Jim covered Congress and The White House during the George W. Bush administration for The Washington Times, and worked as a reporter, editorial writer and columnist for newspapers in Pennsylvania, Virginia, and California. He has appeared on the Fox News Channel, CNN, MSNBC, C-Span, and many local and national talk radio shows to talk politics and policy.
Latest posts by Jim Lakely (see all)
- ‘Incredibles 2’ Ruined the Magic of the Original, Mostly Because it Couldn’t Hide the Woke Agenda - December 26, 2018
- Brian Kilmeade of Fox News Channel on the Heartland Daily Podcast - November 9, 2018
- Heartland’s Peter Ferrara on Fox & Friends: This is Trump’s Economy, Not Obama’s - September 19, 2018
My latest blog post on the impending ban on the incandescent lightbulb has garnered quite a bit of discussion on Facebook here and here. The Facebook discussion, especially at my personal page here, got into how mindless and unscientific mandates from the Environmental Protection Agency can be.
New York City, ruled by Nurse Bloomberg, is now getting a taste of what it’s like to be an American business intimidated by the EPA. No matter how progressive or compliant to the feds’ wishes NYC has been, that’s never enough when the EPA gets a bee in its bonnet.
You can lead the Environmental Protection Agency to water, but you can’t make it think. That’s what New York City has learned after suggesting changes to costly, needless regulations that the federal government is imposing on Gotham.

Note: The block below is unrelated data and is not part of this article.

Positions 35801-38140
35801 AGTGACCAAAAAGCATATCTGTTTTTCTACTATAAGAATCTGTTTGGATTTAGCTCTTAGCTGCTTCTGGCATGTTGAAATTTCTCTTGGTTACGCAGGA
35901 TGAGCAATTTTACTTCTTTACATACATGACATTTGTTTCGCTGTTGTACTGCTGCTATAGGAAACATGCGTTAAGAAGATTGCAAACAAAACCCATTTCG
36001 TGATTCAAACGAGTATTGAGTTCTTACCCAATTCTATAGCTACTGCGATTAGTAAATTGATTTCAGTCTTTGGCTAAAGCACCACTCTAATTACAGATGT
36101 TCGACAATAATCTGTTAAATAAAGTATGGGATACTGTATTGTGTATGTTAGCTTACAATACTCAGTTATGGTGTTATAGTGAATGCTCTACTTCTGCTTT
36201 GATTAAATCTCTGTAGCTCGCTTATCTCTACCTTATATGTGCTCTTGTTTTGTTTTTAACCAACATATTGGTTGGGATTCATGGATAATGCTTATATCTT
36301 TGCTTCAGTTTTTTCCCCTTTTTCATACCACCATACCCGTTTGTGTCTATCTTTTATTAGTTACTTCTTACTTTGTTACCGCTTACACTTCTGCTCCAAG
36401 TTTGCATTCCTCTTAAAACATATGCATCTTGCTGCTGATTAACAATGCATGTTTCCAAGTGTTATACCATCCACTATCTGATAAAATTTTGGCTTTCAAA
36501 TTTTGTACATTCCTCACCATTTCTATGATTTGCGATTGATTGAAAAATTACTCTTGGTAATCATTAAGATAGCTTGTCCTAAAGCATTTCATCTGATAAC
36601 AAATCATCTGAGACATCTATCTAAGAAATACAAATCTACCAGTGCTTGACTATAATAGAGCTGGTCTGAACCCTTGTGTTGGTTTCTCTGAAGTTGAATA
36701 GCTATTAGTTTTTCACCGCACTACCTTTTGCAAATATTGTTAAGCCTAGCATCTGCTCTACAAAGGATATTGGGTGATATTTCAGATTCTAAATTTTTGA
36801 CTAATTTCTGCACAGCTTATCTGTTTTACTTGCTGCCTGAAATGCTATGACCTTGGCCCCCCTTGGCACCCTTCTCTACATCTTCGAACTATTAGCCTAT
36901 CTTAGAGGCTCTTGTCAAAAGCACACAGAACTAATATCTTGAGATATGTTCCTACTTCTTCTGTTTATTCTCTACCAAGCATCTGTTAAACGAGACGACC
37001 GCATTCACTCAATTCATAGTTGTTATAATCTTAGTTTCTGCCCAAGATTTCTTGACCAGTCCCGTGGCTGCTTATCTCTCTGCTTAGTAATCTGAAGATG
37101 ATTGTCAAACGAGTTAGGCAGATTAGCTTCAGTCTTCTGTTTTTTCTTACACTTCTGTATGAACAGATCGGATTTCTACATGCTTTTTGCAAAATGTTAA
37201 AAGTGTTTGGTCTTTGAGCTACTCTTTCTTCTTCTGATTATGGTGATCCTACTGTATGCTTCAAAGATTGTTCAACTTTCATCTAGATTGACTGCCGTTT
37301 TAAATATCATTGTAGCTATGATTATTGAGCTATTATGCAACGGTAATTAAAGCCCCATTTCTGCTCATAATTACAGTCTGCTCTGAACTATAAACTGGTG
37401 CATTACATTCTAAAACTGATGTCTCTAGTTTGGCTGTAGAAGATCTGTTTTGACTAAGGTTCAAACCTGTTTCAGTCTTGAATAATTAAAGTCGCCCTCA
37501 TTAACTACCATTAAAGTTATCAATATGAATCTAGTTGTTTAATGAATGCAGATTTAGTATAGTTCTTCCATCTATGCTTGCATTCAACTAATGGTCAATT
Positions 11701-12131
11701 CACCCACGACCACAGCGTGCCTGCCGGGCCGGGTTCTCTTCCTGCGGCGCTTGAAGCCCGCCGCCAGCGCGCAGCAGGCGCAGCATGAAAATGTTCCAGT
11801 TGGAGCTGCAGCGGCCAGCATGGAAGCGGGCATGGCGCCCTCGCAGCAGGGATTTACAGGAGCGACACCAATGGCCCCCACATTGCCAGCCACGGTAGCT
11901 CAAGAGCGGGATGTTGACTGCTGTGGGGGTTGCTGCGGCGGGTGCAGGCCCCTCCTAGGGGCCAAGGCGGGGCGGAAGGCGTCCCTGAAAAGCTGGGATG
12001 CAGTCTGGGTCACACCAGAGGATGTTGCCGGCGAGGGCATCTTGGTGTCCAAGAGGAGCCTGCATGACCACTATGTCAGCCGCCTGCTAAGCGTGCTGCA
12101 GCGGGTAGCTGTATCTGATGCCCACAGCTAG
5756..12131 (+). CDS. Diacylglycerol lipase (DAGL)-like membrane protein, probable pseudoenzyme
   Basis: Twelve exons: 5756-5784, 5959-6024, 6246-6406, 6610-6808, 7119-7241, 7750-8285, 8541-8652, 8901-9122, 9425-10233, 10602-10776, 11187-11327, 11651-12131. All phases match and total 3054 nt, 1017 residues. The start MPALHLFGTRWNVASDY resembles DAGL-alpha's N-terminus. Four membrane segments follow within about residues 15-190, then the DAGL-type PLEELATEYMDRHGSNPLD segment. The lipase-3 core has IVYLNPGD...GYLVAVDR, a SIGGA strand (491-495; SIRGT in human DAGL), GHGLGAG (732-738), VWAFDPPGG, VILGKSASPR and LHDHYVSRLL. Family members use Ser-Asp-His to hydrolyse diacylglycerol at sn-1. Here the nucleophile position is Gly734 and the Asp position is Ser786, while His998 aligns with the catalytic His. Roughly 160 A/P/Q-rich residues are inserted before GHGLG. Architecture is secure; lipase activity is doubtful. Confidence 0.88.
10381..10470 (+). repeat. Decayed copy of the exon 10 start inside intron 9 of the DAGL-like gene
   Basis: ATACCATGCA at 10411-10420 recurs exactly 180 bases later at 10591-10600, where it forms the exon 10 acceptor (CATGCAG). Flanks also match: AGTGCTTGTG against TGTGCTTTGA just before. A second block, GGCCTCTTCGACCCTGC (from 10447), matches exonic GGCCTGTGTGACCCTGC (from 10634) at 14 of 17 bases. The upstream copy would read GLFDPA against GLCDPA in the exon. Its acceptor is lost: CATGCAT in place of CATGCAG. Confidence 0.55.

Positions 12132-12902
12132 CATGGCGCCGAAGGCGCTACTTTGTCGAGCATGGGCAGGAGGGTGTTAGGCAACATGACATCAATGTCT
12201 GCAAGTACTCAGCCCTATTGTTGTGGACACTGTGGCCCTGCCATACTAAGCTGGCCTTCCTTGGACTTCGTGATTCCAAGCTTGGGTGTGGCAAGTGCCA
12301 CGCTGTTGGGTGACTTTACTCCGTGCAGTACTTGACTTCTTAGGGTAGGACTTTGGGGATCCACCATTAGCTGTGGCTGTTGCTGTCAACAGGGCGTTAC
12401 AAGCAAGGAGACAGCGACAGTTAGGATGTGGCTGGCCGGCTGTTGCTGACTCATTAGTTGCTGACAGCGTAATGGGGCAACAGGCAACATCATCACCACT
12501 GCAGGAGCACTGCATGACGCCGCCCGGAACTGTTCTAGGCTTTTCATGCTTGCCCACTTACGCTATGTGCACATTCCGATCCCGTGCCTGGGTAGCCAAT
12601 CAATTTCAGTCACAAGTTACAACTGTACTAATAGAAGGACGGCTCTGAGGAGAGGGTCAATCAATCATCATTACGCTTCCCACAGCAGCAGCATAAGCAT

The regulations will cost billions, are “truly burdensome” and almost entirely useless, says New York City environmental commissioner Cas Holloway, who wrote a 15-page letter to the EPA explaining what is wrong with its analysis.
Take the mandate governing Hillview, a 90-acre, 900-million gallon reservoir in Yonkers, north of the city. The EPA wants the city to build a $1.6 billion-plus cover to prevent contamination by cryptosporidium, a water-born pathogen that causes diarrhea.
There’s one problem. The pathogen hasn’t been found in the reservoir despite years of tests and is barely present in the city, with about 100 confirmed cases of illness each year due to the little critter. Mr. Holloway says the EPA “inexplicably” claims that covering the reservoir would prevent between 112,000 and 365,000 cases annually, which is “off by several incidents of magnitude.” Such wildly inflated estimates are an EPA staple, intended to scare the public.
Gotham has already spent nearly $15 billion since 2002 for federally-mandated water projects, with the feds chipping in less than 1% of the cost. Next year it will finish building a $1.6 billion ultraviolet facility—the largest in the world—to disinfect water even more than it already does. City water rates have increased by 134% since 2002, more than 91% since 2006, and they will rise further if the EPA doesn’t bend. None of this seems to matter to Administrator Lisa Jackson.
Facts don’t matter to federal agencies like the EPA. Power does. NYC is learning that lesson. Hopefully, it sticks.